Emmalyn’s Journey with Glutaric Aciduria/Acidemia Type 1 (GA-1)

Emmalyn Reese Hudson was born 11 years ago at 35 weeks gestation weighing in at 5 lbs, 7 ozs. and 18 inches long. Our beautiful baby girl was so tiny and perfect, and I couldn’t believe how blessed we were to be her parents. Her Apgar score was an 8, and she seemed otherwise developed and healthy despite being premature. She did have an elevated white blood cell count which required a round of IV antibiotics and an extra day in the hospital for observation. A few days later, we brought our seemingly healthy baby girl home. On our second night at home around 10:30 pm, we received the devastating phone call that no parent ever wants to receive. In an instant, our new baby bliss turned into sheer panic, fear, and grief. That moment, one I will never forget, is when our daughter became a brave and fearless rare disease warrior. The nurse solemnly spoke these words to me, “I don’t want to alarm you, but your newborn baby is very sick and needs to be brought to the hospital immediately.” She then told us to pack our bags because our baby would be transferred to the Children’s Hospital two and a half hours away after she was stabilized. We were given no details about what was wrong except that her newborn screening test came back positive for a rare genetic disorder.

The next couple of weeks were a blur of tears mixed with overwhelming fear, uncertainty, anger, devastation, and immense heartache. After 8 days in the Children’s Hospital, we took our baby girl home with a scary diagnosis of glutaric aciduria/acidemia type 1 (GA-1). GA-1 is a rare genetic metabolic disorder in which the body lacks the necessary enzyme needed to break down the amino acids lysine, hydroxylysine, and tryptophan which are building blocks of protein. The excessive levels of intermediate breakdown product will then accumulate and cause damage to the brain, including the basal ganglia. There is no cure for her disorder, but we manage daily with specialized metabolic formula, medication, a carefully measured low protein diet, frequent blood work, strict emergency protocol management, and extra caution during cold and flu season.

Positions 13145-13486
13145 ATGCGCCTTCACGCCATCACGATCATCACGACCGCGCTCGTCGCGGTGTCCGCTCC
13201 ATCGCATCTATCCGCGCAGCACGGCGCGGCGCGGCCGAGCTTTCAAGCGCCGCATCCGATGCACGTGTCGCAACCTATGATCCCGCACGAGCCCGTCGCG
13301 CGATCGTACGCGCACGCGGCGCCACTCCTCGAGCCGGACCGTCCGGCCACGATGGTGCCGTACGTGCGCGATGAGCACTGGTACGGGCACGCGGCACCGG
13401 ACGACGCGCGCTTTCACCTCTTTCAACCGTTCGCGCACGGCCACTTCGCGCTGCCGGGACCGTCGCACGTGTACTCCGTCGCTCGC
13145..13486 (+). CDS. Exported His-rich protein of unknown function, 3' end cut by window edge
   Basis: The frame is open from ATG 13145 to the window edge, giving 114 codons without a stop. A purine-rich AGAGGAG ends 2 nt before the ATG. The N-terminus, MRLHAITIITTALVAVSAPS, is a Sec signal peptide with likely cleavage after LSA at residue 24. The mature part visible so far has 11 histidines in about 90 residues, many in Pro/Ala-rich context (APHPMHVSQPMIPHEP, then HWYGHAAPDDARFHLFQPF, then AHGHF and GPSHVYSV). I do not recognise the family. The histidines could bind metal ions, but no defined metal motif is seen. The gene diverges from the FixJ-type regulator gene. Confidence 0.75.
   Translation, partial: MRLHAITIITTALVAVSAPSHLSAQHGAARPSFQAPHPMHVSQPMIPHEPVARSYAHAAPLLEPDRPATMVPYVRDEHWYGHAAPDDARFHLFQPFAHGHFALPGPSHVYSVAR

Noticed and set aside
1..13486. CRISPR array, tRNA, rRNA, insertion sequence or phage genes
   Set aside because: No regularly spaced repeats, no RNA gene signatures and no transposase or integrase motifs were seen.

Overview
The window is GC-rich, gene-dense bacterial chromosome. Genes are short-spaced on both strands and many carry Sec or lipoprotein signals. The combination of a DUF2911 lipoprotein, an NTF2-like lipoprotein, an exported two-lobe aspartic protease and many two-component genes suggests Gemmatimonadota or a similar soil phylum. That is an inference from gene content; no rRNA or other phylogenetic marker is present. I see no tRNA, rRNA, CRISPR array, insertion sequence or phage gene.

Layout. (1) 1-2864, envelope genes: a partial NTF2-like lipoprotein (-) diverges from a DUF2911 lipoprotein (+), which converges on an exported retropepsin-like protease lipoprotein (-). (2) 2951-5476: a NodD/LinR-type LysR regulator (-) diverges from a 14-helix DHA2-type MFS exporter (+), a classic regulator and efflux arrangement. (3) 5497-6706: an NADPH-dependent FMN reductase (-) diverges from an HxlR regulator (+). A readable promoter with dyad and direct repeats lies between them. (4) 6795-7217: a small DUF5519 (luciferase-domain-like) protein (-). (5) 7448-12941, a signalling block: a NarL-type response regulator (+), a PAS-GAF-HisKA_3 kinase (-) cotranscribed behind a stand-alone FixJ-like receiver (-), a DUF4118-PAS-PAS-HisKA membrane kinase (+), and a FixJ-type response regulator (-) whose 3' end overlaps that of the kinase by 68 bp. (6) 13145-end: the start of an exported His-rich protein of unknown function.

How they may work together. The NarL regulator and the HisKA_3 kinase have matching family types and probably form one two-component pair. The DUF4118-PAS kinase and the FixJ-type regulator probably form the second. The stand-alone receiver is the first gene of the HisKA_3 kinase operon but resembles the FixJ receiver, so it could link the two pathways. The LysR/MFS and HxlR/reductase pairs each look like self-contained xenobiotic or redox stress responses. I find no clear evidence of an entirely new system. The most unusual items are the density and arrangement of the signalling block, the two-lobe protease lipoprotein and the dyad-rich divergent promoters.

Emmalyn is now 11 years old and living a full, happy, and healthy life. I homeschool her to keep her from being exposed to all the contagious illnesses in the school system.  In addition to GA-1, she has abnormal MRI’s, damage to the white matter of the brain, macrocephaly, many delays including developmental, learning, visual processing and speech, Dyslexia and other learning disorders, ADHD, anxiety disorder, and secondary carnitine deficiency which are all common for her disorder. She also has Brown Syndrome where her left eye has limited rotation and can cause vision disturbances. She has had many therapies over the years, and currently still receives occupational and dyslexia therapy weekly. She also gets bloodwork every 2-3 months or sooner if needed, to manage her prescribed diet, formula, medications, and lab values. Most importantly, she is brilliant, funny, loving, compassionate, beautiful, and exceptionally brave!

Looking back now, the worst phone call we ever received will also be the best call of our lives in that it was what saved Emmalyn’s life. Without the newborn screening program and the quick response by her medical team, she could have lost all her motor skills and become completely debilitated or worse, died, due to metabolic stroke and acidosis, encephalopathy, and striatal necrosis. There is still so much more to learn about her rare genetic disorder, many people to educate and always more people to inspire, improved protocols to be established, and an eventual cure to be found.

Yours truly,

Shannah Hudson, mom to a Brave Rare Disease Warrior, and Founder/CEO of Mississippi Metabolics Foundation

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